In 1989, Bilzerian was convicted of nine counts of securities fraud for violations of § 10(b) of the Securities Exchange Act of 1934, which is the general anti-fraud provision of the securities laws.1  Subsequently, the SEC brought civil proceedings against Bilzerian to force him to disgorge his fraudulently obtained profits.   The district court for the District of Columbia found that, on the basis of his criminal conviction, Bilzerian was collaterally estopped from challenging the civil action and ordered Bilzerian to disgorge approximately $33 million plus interest.   The D.C. Circuit Court upheld the civil judgment.2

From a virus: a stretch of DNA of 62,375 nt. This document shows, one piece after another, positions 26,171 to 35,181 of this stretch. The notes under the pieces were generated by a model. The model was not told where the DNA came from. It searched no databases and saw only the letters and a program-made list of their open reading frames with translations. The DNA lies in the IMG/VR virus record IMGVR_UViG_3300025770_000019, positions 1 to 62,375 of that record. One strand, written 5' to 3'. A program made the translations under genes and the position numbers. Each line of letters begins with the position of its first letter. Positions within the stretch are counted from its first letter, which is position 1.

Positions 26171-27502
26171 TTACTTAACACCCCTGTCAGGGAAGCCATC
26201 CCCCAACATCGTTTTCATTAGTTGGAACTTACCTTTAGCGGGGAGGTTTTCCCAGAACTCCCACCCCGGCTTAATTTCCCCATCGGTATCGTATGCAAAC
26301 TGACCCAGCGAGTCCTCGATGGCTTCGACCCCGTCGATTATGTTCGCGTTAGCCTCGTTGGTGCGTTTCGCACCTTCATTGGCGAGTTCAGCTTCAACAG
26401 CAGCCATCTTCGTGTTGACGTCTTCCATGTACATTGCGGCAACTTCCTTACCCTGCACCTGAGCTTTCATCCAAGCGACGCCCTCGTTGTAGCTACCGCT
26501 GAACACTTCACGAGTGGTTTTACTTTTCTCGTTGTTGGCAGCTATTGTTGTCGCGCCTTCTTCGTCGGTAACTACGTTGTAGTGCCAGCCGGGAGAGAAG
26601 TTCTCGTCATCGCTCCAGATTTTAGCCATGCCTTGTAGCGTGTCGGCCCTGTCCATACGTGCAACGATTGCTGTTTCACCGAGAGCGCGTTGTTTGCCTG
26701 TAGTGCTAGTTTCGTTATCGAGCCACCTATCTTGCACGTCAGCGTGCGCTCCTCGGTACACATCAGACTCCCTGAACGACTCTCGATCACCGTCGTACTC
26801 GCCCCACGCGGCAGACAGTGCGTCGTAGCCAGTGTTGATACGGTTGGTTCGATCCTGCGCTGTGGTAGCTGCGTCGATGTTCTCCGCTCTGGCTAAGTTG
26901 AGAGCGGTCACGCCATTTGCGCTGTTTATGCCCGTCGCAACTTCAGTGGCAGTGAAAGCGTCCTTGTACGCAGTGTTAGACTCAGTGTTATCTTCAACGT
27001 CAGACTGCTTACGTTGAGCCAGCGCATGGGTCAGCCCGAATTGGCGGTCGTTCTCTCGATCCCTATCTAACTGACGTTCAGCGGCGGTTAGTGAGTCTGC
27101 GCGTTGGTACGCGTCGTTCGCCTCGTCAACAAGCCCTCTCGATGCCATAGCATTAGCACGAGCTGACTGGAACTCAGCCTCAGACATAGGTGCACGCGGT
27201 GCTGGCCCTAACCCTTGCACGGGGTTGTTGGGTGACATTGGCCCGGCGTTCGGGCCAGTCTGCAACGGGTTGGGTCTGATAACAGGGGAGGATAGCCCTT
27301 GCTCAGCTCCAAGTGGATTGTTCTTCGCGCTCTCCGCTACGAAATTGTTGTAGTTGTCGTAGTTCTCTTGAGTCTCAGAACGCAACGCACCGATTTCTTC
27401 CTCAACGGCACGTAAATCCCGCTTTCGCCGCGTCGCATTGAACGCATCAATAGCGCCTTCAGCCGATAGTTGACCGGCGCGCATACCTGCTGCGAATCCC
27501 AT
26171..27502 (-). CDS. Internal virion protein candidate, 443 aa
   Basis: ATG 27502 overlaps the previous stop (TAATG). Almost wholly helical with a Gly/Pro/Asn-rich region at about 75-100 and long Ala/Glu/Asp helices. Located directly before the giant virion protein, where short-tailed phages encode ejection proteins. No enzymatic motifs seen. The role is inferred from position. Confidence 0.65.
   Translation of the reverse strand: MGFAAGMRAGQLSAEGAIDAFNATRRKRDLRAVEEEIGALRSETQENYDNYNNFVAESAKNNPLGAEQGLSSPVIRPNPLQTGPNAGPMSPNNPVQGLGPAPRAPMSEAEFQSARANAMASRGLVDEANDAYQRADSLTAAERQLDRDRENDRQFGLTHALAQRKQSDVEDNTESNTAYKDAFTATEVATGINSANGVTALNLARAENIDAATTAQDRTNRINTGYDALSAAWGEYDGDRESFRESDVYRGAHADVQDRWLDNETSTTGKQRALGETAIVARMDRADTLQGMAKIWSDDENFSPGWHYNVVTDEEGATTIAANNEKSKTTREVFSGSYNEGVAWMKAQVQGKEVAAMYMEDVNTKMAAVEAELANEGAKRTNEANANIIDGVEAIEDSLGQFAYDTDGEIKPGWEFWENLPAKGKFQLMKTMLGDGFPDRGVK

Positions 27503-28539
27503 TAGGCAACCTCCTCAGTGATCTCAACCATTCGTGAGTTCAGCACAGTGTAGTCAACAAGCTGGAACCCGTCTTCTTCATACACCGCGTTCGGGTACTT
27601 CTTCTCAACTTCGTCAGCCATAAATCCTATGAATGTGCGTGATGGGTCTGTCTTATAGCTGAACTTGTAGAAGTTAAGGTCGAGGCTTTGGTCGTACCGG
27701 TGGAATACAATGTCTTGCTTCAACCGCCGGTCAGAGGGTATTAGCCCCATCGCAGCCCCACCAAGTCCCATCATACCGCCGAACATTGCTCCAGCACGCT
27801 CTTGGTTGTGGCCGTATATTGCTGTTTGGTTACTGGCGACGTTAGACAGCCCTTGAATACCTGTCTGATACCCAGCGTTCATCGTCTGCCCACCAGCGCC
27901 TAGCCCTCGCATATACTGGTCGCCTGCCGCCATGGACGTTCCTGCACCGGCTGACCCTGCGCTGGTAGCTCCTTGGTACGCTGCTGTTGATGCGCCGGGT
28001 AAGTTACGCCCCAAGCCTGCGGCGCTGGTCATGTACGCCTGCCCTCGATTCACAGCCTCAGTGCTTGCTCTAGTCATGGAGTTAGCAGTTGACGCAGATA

During the litigation in the district court, Bilzerian filed for bankruptcy.   After the disgorgement award was upheld, the SEC sought to except the disgorgement award from discharge in bankruptcy under § 523(a)(2)(A) on the ground that it was a debt for money obtained by fraud.   The SEC argued that the doctrine of collateral estoppel compelled a decision in their favor.   The bankruptcy court disagreed, holding that the SEC did not have standing to pursue a § 523(a)(2)(A) claim, and that the complaint failed to state a claim because obtaining illegal profits was not part of § 523(a)(2)(A).   The district court reversed, holding that because Bilzerian owed the SEC money, it had standing to pursue exception from discharge.   On remand, the bankruptcy court granted summary judgment for Bilzerian, holding that the previous judgments against Bilzerian did not meet the loss and reliance requirements of § 523(a)(2)(A).3  The district court again reversed, finding all elements of collateral estoppel well established in the record.4  Bilzerian appeals the district court's order reversing the bankruptcy court.